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Remembering one of the first fallen of 2009 .... bassist Ralph Ortiz

image of Ralph OrtizIn posting the list of the jazz fallen of 2008 (which I did from a conference in NYC) on February 2nd, I was unaware that a bass player Rafael "Ralph" Ortiz, beloved by many in Rochester, had just passed away Monday after a short battle with cancer discovered only weeks ago. I had heard that Ortiz was in the hospital at the Exodus to Jazz gig on January 30th and was told at that time that his time was short, but hadn't heard about his death from anyone and have been traveling.  Ralph was most recently associated with Prime Time Funk, but also played with Cabo Frio, Chet Catallo & The Cats, and a host of other bands.

Although I'm a bit late (apparently the wake was on the 4th), due to the number of folks who have already left comments elsewhere (and elsewhere on this blog), I thought I'd add a quick post to provide another place for musicians who worked with or loved Ralph Ortiz to write their thoughts on his passing.  You can find other thoughts on the City obit and on Jeff Spevak's article in the D&C and read comments there as well. Added imageTracy Kroft remembers on Rochester Music Scene (and Heard).

Please click on the comment link at the bottom of this post if you'd like leave your thoughts here.

This post was originally published on JazzRochester. © Gregory V. Bell. All rights reserved.


I put a little something in my blog the day after the funeral. You'll find it here:

Sorry I didn't let you know; I just wasn't thinking clearly.

Ralph... Though we didn't play together in recent years, I'll never forget our times in Jimmy Richmond's band Saratoga back in '78. Even as jazz is my forte, I'd always tell people, there was more creativity going on in that funk-rock group than in any jazz group I was playing in at the time. And that was 'cause of your "big" responsive ears and your open curiosity to always explore new musical avenues. We may've played a similar program every night, but never was there a routine night without highly spontaneous musical surprises--sometimes even humorous!--going down, thanks to the freedom of expression Jimmy encouraged in us, and thanks to the rapport we had as a band, and particularly how you and "MeeTah MeeTah" Dave Acorso clicked.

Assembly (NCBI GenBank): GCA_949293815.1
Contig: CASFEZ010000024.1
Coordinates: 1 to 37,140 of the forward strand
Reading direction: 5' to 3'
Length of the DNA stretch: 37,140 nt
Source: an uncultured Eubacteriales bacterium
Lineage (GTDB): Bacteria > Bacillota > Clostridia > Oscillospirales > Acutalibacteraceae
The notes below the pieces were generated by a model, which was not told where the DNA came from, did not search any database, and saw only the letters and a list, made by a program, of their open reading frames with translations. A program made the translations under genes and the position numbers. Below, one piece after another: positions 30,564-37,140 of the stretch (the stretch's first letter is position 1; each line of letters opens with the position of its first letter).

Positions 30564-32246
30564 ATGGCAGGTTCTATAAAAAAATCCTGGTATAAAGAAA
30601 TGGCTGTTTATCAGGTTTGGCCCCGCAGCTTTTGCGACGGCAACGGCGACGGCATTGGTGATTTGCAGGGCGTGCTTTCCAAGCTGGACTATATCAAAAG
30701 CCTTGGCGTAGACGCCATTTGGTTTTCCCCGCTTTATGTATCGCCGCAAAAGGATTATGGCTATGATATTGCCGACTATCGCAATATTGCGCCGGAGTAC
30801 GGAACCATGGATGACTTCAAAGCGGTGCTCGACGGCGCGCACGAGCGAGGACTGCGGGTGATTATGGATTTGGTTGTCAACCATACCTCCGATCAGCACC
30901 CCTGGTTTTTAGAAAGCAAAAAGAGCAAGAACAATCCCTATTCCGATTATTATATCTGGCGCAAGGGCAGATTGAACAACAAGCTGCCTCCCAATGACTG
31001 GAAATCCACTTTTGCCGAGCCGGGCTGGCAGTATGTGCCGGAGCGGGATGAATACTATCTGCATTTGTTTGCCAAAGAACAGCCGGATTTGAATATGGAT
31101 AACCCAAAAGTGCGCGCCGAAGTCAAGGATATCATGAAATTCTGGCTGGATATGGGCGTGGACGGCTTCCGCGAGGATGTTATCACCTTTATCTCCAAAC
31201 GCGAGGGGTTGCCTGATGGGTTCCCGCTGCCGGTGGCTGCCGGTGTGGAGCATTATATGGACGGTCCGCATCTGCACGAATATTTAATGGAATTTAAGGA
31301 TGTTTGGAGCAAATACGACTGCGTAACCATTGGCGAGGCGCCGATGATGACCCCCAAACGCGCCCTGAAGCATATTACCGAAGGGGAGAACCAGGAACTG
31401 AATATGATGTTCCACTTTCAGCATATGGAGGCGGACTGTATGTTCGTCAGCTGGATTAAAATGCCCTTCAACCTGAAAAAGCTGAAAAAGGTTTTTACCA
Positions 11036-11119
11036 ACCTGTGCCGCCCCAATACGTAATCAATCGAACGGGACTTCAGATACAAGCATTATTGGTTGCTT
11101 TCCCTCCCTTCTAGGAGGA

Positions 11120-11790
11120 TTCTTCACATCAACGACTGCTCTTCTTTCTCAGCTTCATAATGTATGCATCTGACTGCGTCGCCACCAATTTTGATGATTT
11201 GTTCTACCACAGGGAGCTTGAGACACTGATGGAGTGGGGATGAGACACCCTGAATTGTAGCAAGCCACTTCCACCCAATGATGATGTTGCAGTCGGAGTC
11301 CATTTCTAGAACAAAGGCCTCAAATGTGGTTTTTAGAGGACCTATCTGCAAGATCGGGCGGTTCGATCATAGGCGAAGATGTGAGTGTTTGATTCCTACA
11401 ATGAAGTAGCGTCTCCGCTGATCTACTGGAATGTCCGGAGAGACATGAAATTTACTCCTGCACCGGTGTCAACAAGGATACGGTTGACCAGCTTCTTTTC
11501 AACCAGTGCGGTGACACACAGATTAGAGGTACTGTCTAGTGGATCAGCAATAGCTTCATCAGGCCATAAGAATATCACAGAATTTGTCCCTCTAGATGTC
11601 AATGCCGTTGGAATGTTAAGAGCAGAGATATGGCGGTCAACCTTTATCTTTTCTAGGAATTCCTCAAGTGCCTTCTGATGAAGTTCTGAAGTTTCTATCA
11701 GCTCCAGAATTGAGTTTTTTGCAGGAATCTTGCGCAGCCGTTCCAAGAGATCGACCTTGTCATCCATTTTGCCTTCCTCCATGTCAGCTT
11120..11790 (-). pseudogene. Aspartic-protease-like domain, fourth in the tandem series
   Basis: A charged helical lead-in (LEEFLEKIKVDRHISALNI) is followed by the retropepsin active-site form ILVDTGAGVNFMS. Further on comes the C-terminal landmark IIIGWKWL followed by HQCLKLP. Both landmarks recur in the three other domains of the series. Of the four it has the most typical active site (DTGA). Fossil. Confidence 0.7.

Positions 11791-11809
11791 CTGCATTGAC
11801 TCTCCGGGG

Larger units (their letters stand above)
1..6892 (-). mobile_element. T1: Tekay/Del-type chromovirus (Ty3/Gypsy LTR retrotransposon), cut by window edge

When we'd bump into one another over the years since Saratoga and The Glass Onion, like the last time we'd meet, a few years ago in Rubino's parking lot, we'd still laugh at the sheer musical fun we had back then. Yep, you and that ever welcoming smile of yours.

Well, hey, man, maybe you're "up there" thumpin' with Dave now.

And I just wanted to say how I regret not knowing you'd taken ill, much less had left us. But my memory of you is of musical life. Like I say, you gave me--and tons of other musicians--high points in our careers. You were humble, loving and EXEMPLARY not only as an artist but as a person, and I wish I could be more like you, Ralph.

And, cool, I hear you were checking out your Latin roots with Jose (Gonzalez). Right to the end, still exploring. There was so much more to come, my friend. I know we'd have played together again.

Ralph Ortiz was clearly a example of major league player living in a place that is some ways off the beaten path. He will be greatly missed.

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